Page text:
Obama camp willing to compromise on Florida

Speaking on behalf of Barack Obama, a Florida congressman signals the campaign's acceptance of a rumored deal concerning the state's delegation.


Alex Koppelman
May 31, 2008 9:01PM (UTC)

The reports about a compromise concerning the question of how to seat Florida's delegates at the Democratic convention got a little extra credence Saturday morning.

Both the Clinton and Obama campaigns have designated a representative to present their case to the Democratic National Committee's Rules and Bylaws Committee. The Obama presenter is Rep. Robert Wexler (D-Fla.). During his statement to the RBC, Wexler said the Obama campaign would be willing to accept some of the terms asked for in one of the challenges, called "the Ausman petition" after Jon Ausman, the DNC member who brought it, that the RBC is considering.

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Becoming animated, Wexler referred to the standard penalty called for in DNC rules, which would be to strip the state of half of the size of its delegation for violating party dictates about when primaries could be held. (This is also the penalty the Republican Party levied against its Florida delegation.) "We must find a way as Democrats... seeking to bring change to the ways of Washington to resolve this situation so that Florida may participate in this historic nominating process," Wexler said. "As the designated representative of the Obama campaign, and as an elected representative from the state of Florida, I ask this committee to restore Florida to representation at the Democratic National Convention in accordance with the Ausman petition. This action will involve extra delegates, up to 19 delegates, being awarded to Sen. [Hillary] Clinton. Sen. [Barack] Obama should be commended for his willingness to offer this extraordinary concession."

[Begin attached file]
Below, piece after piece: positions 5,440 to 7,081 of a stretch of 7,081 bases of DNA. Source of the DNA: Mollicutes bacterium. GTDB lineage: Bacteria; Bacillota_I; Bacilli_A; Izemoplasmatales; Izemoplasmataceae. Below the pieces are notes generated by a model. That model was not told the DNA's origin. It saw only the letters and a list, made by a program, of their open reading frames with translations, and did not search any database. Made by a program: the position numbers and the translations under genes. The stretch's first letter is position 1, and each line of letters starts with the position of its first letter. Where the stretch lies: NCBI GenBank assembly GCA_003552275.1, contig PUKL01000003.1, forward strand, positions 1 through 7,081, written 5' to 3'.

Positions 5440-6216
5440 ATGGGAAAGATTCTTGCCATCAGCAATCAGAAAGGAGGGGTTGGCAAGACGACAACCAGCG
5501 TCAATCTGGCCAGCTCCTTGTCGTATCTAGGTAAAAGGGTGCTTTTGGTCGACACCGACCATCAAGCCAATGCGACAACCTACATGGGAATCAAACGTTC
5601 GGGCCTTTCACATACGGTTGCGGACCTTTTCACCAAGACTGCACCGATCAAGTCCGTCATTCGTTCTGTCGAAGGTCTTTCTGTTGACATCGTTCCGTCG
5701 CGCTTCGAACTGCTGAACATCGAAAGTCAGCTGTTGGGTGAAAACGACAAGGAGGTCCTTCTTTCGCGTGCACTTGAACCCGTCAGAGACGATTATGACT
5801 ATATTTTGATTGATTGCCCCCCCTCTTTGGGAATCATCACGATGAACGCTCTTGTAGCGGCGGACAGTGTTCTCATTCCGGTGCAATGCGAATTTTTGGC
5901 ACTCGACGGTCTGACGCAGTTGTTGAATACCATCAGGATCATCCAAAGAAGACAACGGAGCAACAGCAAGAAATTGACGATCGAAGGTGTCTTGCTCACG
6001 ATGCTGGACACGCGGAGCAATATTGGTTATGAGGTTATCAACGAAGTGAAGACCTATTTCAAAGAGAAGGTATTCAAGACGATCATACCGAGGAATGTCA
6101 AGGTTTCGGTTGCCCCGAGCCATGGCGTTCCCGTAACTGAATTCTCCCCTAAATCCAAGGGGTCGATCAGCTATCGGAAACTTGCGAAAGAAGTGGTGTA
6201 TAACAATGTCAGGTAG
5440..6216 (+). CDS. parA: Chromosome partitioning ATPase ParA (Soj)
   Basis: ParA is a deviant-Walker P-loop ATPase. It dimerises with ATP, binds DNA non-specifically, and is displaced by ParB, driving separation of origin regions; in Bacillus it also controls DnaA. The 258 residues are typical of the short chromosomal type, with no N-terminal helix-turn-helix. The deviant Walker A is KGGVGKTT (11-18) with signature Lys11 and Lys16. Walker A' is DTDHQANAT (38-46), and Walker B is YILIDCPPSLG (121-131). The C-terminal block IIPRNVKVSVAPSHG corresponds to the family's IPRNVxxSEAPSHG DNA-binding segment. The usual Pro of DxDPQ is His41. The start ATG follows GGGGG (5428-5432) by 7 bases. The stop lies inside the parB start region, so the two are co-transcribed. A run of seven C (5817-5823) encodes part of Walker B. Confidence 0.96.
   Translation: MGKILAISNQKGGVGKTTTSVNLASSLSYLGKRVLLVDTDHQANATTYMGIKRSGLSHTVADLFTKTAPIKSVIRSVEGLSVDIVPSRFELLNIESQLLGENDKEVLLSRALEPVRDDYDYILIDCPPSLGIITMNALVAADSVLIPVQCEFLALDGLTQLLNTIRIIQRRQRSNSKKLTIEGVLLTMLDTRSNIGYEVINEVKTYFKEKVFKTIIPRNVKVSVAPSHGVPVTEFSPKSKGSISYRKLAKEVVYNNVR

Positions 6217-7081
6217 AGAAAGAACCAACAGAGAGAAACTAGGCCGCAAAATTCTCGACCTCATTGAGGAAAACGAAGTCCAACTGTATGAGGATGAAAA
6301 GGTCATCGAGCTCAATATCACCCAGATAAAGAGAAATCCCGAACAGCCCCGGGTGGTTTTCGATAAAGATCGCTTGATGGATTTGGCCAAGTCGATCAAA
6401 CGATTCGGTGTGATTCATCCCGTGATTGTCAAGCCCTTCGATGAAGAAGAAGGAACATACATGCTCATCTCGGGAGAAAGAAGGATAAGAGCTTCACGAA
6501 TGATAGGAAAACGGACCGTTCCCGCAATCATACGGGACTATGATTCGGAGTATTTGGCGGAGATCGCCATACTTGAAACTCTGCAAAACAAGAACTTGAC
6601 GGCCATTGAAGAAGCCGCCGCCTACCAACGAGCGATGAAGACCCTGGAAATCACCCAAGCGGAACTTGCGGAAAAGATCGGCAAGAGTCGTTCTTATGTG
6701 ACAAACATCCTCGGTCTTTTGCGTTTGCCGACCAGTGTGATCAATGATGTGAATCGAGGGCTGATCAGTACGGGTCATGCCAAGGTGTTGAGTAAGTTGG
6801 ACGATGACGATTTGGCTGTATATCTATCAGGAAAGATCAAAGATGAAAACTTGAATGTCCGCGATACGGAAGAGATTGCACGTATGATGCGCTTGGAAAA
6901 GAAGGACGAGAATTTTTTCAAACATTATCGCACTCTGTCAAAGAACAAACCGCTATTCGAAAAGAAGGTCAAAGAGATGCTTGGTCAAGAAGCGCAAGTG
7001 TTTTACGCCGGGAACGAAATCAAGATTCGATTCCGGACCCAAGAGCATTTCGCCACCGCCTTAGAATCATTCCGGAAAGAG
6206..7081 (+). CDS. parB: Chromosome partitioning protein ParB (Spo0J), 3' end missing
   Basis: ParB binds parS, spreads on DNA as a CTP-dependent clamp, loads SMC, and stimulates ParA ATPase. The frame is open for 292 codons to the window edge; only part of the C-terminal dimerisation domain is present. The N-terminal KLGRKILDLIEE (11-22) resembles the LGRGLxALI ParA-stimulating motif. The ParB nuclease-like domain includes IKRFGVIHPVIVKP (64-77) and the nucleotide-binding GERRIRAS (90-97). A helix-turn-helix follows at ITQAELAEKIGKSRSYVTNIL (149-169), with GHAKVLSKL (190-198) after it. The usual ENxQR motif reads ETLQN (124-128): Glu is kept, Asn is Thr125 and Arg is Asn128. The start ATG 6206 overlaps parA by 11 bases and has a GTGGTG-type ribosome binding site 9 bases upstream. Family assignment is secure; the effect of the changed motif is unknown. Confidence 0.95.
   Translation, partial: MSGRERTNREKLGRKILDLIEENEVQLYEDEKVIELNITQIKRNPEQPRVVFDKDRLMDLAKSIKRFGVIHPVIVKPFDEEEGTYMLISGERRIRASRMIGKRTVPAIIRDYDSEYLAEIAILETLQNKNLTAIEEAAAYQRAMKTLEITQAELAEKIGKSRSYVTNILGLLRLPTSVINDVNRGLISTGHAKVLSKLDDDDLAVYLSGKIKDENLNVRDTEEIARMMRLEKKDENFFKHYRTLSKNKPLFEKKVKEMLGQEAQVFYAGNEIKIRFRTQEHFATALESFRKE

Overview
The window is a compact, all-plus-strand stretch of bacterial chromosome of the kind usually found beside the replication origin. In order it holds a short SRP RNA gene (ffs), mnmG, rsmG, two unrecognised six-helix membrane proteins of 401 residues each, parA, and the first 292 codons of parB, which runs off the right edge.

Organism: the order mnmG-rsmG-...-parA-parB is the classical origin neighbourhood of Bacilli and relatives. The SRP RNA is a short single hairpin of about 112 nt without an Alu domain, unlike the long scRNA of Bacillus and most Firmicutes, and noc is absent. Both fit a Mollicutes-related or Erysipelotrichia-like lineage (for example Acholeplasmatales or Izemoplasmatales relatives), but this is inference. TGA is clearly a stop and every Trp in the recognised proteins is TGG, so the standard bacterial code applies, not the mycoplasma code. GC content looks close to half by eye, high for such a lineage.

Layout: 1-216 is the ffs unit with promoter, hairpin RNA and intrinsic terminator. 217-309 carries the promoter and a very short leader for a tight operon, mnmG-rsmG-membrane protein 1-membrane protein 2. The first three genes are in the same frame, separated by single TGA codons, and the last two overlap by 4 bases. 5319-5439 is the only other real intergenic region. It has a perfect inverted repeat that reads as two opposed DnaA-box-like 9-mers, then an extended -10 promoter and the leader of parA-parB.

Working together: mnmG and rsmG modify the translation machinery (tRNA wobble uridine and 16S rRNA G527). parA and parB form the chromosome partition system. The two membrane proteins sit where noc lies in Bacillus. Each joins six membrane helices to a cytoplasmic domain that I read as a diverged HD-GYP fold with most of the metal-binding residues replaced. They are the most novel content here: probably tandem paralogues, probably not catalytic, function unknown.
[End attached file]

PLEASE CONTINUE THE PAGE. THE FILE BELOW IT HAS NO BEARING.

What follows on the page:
Here, Wexler was interruped by a loud roud of applause and a standing ovation from some members of the audience, including Ausman. Wexler continued, "Sen. Obama offers this concession in order to promote reconciliation with Florida's voters. Please, committee members, take note of what you have heard here today."

Ausman's petition concedes that the standard penalty is for half of the pledged delegate vote to be taken away, but asks that all superdelegates from Florida retain their full vote. Wexler opposed this, saying, "I also ask that you please reinstate the unpledged superdelegates from Florida with a partial half-vote for each, the same as for the pledged delegates." This remark prompted a little booing from the gallery, and the banging of a gavel from the committee chairs, but Wexler was able to continue, "This would be fair and promote unity amongst Florida Democrats and the national party."

During the question and answer session with Wexler, Clinton supporters who serve on the committee showed that they were less than happy about Wexler's position, and the exchange got contentious at times; there were some raised voices on both sides.


Alex Koppelman

Alex Koppelman is a staff writer for Salon.

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